Workplace injuries can take a bigger toll on an individual than just the physical impact of that injury. Individuals recovering from a workplace injury are often at home and feel isolated like they are on suspension from work. Individuals can often express feelings of anger at themselves for getting injured, often times focusing this anger on the workplace when they are not feeling supported. They can feel a loss of purpose and immense boredom and be largely impacted by the feeling of not being able to contribute to their normal family life. They can also be impacted by the lack of the ability to conduct things they were able to do before an injury, such as walking with the dog or family activities, even simple gardening chores. A workplace injury can also be traumatic, leaving psychological effects as well as a lack of confidence in one’s physical ability after injury.
Although many claims may be dealt with appropriately, individuals are supported by the workplace, and by their family, they can still manifest an intrinsic pressure to recover faster which can impact their mental health. Individuals who desire a routine can be largely incapacitated by the lack of role or meaning or the structureless environment of being off work for an extended period of time. We have had many clients come to us heavily impacted by many of these factors, and unfortunately, many of the individuals have been impacted for prolonged periods of time prior to our engagement.
When we talk to workers, employers and physicians, we are often asked what it is exactly that we do? Well, there is the obvious side of what we do as a clinician in assisting a worker return to their previous job role; reduce pain, increase mobility, increase the individual’s strength and ability to undertake workplace goals. The subject that often surprises many specialists and general practitioners is that we help to improve the mental health of injured workers, and we are often asked to see individuals for mental health issues without, or long before an injury is able to be treated by traditional exercise methods.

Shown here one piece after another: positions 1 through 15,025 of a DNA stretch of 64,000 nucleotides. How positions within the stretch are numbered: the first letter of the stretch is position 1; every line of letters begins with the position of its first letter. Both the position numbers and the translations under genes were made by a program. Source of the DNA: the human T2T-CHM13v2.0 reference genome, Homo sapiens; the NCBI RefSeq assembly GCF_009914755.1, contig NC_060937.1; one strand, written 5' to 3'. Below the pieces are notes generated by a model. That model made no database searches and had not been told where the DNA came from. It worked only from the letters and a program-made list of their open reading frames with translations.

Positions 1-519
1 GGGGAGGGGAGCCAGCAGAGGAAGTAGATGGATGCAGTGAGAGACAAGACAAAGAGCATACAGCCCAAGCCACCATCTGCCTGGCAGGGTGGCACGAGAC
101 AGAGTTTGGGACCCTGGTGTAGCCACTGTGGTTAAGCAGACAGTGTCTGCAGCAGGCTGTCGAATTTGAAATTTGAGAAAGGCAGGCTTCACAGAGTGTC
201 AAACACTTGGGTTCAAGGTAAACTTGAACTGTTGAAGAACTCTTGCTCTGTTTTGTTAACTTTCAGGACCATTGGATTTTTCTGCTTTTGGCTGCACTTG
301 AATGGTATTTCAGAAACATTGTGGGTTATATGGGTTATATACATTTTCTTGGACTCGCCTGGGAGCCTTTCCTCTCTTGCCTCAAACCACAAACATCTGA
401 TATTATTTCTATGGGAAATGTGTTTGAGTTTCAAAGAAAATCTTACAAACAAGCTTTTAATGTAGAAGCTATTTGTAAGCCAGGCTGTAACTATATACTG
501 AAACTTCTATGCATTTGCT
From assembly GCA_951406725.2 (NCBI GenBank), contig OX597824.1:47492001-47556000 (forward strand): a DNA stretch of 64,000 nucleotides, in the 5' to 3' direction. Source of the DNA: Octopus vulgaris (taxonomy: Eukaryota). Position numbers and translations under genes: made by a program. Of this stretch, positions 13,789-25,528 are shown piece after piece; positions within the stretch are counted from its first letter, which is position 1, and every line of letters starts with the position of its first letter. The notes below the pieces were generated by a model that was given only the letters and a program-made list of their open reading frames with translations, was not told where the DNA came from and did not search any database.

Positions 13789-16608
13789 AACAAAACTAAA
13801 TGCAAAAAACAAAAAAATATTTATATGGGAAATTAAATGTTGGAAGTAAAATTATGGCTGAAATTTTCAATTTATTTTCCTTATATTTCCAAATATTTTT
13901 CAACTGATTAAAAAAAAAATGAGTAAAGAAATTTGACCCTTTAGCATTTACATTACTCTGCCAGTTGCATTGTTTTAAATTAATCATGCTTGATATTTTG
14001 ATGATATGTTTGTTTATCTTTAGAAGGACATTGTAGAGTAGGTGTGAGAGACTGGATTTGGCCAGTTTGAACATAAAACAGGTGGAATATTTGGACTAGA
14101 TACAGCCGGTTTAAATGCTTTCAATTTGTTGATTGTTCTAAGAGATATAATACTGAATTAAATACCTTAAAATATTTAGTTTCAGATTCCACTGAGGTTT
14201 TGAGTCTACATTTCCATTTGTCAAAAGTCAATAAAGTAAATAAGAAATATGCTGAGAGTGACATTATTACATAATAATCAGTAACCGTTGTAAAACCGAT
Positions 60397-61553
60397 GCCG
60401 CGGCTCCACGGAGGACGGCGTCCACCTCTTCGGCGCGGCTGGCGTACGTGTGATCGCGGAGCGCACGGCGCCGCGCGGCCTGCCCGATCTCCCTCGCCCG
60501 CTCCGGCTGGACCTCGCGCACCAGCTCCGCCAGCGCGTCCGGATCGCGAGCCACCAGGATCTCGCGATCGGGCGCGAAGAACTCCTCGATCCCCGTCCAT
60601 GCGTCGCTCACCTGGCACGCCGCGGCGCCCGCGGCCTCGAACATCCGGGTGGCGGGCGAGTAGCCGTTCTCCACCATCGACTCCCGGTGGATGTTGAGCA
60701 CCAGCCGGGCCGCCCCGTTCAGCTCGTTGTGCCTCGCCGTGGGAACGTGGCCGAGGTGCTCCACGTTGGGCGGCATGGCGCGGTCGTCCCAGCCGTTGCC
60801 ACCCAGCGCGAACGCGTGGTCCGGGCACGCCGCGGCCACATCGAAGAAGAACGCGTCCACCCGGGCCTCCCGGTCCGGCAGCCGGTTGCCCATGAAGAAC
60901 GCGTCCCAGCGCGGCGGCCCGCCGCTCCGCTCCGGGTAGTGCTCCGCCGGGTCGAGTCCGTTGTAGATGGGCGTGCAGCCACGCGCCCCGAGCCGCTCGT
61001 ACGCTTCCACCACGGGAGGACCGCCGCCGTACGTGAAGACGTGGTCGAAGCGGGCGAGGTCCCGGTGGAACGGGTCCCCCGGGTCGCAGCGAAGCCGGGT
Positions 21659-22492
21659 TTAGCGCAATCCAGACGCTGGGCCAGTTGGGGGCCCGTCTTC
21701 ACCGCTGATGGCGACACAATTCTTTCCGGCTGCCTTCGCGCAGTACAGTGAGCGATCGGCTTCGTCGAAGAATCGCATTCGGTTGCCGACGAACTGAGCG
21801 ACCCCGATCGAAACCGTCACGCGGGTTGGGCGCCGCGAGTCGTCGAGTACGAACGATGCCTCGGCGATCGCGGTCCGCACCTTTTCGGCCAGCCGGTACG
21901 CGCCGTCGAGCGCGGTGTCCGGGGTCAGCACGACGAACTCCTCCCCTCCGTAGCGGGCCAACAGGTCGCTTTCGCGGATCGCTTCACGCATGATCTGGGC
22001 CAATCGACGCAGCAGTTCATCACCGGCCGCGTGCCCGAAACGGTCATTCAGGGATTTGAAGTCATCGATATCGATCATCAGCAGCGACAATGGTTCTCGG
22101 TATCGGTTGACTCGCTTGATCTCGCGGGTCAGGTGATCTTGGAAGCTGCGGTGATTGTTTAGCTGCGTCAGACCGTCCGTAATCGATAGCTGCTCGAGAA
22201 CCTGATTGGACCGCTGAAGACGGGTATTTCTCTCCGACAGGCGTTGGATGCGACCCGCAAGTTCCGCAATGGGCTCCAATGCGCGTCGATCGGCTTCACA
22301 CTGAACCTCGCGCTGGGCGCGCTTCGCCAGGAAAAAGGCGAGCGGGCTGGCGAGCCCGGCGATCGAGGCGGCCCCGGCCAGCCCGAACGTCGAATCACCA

Our answer to this is simple, it is well known in the health care industry that exercise can positively affect an individual’s mental health. The mechanism of exercise has been shown to release endorphins natural cannabis-like brain chemicals (endogenous cannabinoids) and other natural brain chemicals that can enhance your sense of well-being. Exercise also leads to an increase in the availability of brain neurotransmitters (e.g., serotonin, dopamine, and norepinephrine) that are diminished with depression. But the large benefit that we discuss are the factors that were discussed at the beginning of this article. By participating in an exercise programme, individuals are engaged in purposeful activities, a routine is set, and they can work towards goals they have established. Individuals that engage at these early stages are guided to preform exercise within the bounds of their medical restrictions and tend to have better outcomes.
By being able to keep the rest of their body in condition individuals are poised to undertake conditioning of the affected area, as soon as a medical clearance is obtained. Taking advantage of the effects of the cross-body phenomenon, by working an unaffected limb, the affected limb may lose less neural stimulation to its muscle fibres or regain/maintain the neural pathways needed to establish strength gains, once clearance is obtained. It has been my experience that individuals that commence an early psychological intervention and engage in regular exercise have improved outcomes and shorter treatment cycles.
Exercise physiologists are poised to assist individuals afflicted by mental health conditions, with their depth of knowledge around these conditions and exercise giving them the ability to tailor and manage a programme to the individual. Absolute Balance has clinicians that specialise in mental health inside and out of the workers compensation scheme. For more information visit Absolutebalance.com.au or email firstname.lastname@example.org.
Jordan M Woods
(B.Sc. Exercise, Sport Science, and Rehabilitation, GradDipSc. Exercise Physiology Rehabilitation)
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How to stop a physical injury becoming a secondary psychological claim. (2019). Retrieved from https://www.worksafe.qld.gov.au/professional/articles/how-to-stop-a-physical-injury-becoming-a-secondary-psychological-claim